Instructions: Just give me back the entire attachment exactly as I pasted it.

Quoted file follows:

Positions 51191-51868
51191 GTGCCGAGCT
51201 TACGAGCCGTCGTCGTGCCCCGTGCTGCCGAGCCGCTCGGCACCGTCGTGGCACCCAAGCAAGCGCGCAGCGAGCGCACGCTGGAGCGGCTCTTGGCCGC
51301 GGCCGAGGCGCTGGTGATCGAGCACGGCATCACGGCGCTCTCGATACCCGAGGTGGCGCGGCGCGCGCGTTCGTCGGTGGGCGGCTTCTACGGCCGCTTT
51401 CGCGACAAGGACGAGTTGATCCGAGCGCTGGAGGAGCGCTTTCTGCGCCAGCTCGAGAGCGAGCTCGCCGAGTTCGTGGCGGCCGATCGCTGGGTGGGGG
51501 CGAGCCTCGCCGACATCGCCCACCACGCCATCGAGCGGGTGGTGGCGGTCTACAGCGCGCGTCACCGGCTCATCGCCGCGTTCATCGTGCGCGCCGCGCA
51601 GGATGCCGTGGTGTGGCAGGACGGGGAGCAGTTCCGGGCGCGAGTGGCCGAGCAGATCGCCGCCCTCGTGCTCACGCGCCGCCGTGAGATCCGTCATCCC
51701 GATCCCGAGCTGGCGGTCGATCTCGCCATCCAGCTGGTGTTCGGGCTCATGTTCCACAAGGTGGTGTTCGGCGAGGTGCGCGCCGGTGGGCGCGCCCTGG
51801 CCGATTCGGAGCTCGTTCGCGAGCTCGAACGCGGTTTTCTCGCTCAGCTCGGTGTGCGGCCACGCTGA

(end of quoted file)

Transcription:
Positions 51191-51868
51191 GTGCCGAGCT
51201 TACGAGCCGTCGTCGTGCCCCGTGCTGCCGAGCCGCTCGGCACCGTCGTGGCACCCAAGCAAGCGCGCAGCGAGCGCACGCTGGAGCGGCTCTTGGCCGC
51301 GGCCGAGGCGCTGGTGATCGAGCACGGCATCACGGCGCTCTCGATACCCGAGGTGGCGCGGCGCGCGCGTTCGTCGGTGGGCGGCTTCTACGGCCGCTTT
51401 CGCGACAAGGACGAGTTGATCCGAGCGCTGGAGGAGCGCTTTCTGCGCCAGCTCGAGAGCGAGCTCGCCGAGTTCGTGGCGGCCGATCGCTGGGTGGGGG
51501 CGAGCCTCGCCGACATCGCCCACCACGCCATCGAGCGGGTGGTGGCGGTCTACAGCGCGCGTCACCGGCTCATCGCCGCGTTCATCGTGCGCGCCGCGCA
51601 GGATGCCGTGGTGTGGCAGGACGGGGAGCAGTTCCGGGCGCGAGTGGCCGAGCAGATCGCCGCCCTCGTGCTCACGCGCCGCCGTGAGATCCGTCATCCC
51701 GATCCCGAGCTGGCGGTCGATCTCGCCATCCAGCTGGTGTTCGGGCTCATGTTCCACAAGGTGGTGTTCGGCGAGGTGCGCGCCGGTGGGCGCGCCCTGG
51801 CCGATTCGGAGCTCGTTCGCGAGCTCGAACGCGGTTTTCTCGCTCAGCTCGGTGTGCGGCCACGCTGA